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Looking for a New Job & Willing to Move? These Metro Areas Have the Hottest Job Markets

Growth Trends for Related Jobs

It's well established that large metro areas including San Francisco, New York, Boston, Los Angeles, Chicago and Washington, D.C., are flush with jobs, many of them paying more than $100,000. But these cities also come with a high cost of living, heavy traffic and housing prices that often make it cots-prohibitive to buy, even with a higher salary.

Taking all those factors into account (as opposed to simply looking at numbers of jobs available), industry sources, including analysts and a survey, WalletHub devised a list of metro areas to seek out if you are looking for a new job. While moving is not always easy, in the current economy, it's typically easier to get a bump in salary by taking a new job instead of relying on a raise.

Best Cities for Jobs

Even though unemployment has fallen to 3.8 percent, a nearly 50-year low, not all metro areas are reaping the rewards equally. If you are looking for work or looking to relocate and possibly get a promotion in the process, these are the 10 hottest cities that tick off the most checkboxes for quality of life, pay, overall job availability and outlook for future career growth.

  • Scottsdale, Arizona
  • Columbia, Maryland
  • Orlando, Florida
  • San Francisco, California
  • Colorado Springs, Colorado
  • Portland, Maine
  • Plano, Texas
  • Washington, D.C.
  • Boston, Massachusetts
  • Chandler, Arizona

Cities That Will Pay You to Move

If the above list of places doesn't excite you, there are also cities actively seeking out new residents with grants, loans, housing credits and the creation of job hubs. The metro areas are scattered across the country and vary in climate, but what they have in common is that they tend to be smaller cities with a lower cost of living who are actively looking to add knowledge economy, STEM and STEAM grads, and even remote workers to the makeup of the population.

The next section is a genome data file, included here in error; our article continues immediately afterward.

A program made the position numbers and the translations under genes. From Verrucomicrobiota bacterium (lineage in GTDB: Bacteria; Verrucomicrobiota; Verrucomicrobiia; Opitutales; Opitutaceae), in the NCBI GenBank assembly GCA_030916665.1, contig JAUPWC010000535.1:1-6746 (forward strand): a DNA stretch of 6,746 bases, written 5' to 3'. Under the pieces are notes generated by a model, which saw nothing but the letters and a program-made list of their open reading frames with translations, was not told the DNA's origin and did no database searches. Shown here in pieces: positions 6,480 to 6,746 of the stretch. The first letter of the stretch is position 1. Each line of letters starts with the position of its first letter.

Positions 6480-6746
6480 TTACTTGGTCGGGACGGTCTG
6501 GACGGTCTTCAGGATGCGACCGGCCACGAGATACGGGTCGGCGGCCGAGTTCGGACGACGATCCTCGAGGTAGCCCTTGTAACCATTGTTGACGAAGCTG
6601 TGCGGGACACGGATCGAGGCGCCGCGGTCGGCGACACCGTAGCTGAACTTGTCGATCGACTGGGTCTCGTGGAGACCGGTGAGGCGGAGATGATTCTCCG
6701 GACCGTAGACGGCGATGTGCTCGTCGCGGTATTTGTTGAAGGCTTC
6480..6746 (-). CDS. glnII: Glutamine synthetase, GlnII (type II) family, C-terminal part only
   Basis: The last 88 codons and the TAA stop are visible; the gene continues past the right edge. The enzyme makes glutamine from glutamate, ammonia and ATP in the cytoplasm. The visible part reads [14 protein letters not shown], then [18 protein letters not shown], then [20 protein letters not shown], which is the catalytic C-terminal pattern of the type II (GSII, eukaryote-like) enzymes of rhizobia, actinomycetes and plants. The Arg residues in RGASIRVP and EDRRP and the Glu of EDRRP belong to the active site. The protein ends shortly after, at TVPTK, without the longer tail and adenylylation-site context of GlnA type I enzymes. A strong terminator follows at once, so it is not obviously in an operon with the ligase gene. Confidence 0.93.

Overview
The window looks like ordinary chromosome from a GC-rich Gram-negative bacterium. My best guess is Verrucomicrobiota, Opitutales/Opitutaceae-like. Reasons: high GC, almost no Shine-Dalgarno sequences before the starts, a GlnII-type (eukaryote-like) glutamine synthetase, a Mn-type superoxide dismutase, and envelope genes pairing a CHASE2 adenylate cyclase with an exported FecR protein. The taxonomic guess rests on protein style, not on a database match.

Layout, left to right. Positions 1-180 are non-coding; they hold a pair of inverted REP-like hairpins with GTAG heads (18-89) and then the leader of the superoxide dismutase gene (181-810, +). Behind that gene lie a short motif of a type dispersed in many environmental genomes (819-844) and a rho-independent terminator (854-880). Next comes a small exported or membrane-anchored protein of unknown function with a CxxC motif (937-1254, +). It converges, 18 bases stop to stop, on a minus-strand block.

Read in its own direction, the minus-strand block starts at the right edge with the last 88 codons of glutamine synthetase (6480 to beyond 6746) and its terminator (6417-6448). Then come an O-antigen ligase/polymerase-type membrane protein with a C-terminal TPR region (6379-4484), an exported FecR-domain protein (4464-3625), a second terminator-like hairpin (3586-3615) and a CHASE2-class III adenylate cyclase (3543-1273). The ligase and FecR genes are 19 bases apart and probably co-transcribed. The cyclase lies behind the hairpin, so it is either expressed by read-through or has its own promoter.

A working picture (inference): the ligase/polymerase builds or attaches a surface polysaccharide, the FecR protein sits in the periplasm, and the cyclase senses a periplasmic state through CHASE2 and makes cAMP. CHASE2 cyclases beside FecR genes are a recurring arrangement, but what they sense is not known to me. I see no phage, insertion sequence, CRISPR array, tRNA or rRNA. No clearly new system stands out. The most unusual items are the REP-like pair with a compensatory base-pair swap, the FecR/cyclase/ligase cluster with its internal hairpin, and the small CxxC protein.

• Tulsa, Oklahoma, has a Tulsa Remote program that is providing grants and other benefits to remote workers who can commit to living in the region for at least a year.

  • Baltimore, Maryland, is luring residents with housing incentives through its Buying Into Baltimore offer. In addition to looking for more workers, their aim is also to fill vacant properties.

  • St. Clair, Michigan, which borders Lake Huron and Canada might be an option for Millennials who love winter. They are seeking recent grads with STEAM degrees through their Come Home Award to relocate to the area.

  • New Haven, Connecticut, is trying to attract home buyers with interest-free loans and other purchasing assistance.

  • Hamilton, Ohio, less than an hour north of Cincinnati, is offering cash to recent grads. Only those who have graduated within the last seven years, ideally with a STEAM degree, are eligible through their TAP program.

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Questions to Ask Before You Move

Before you pack up a moving truck and head to one of the country's top spots for employment, consider a few factors to ensure it's worth the effort, even if you expect a bigger paycheck. Experts advise making a list and asking yourself the following:

  • Is this a long-term job opportunity, and are there other employers in the area if it doesn't work out? If you are looking for a tenure-track position as a professor at a university, this may not apply, but be sure to understand what the job market is like if you are laid off, or for some expected reason the job is not a fit.

  • Will you have personal support? If you are leaving an area where you have a large number of family and friends, will it be easy to find a new support network in the community?

  • What does your partner think? For anyone with a significant other, you're going to have to decide mutually if the move will be beneficial to both careers and if the new city ticks off the boxes for livability.

  • Is housing affordable? Even with a great new job and boost in income, some areas, including those with the best job markets, have incredibly high rents or home prices, meaning that you may need to devote a much larger portion of your salary to housing.

About the Author

Kristin Amico is a career and business writer who spent more than a decade managing creative teams at digital agencies. She has written for The Muse, The Independent and USA Today.

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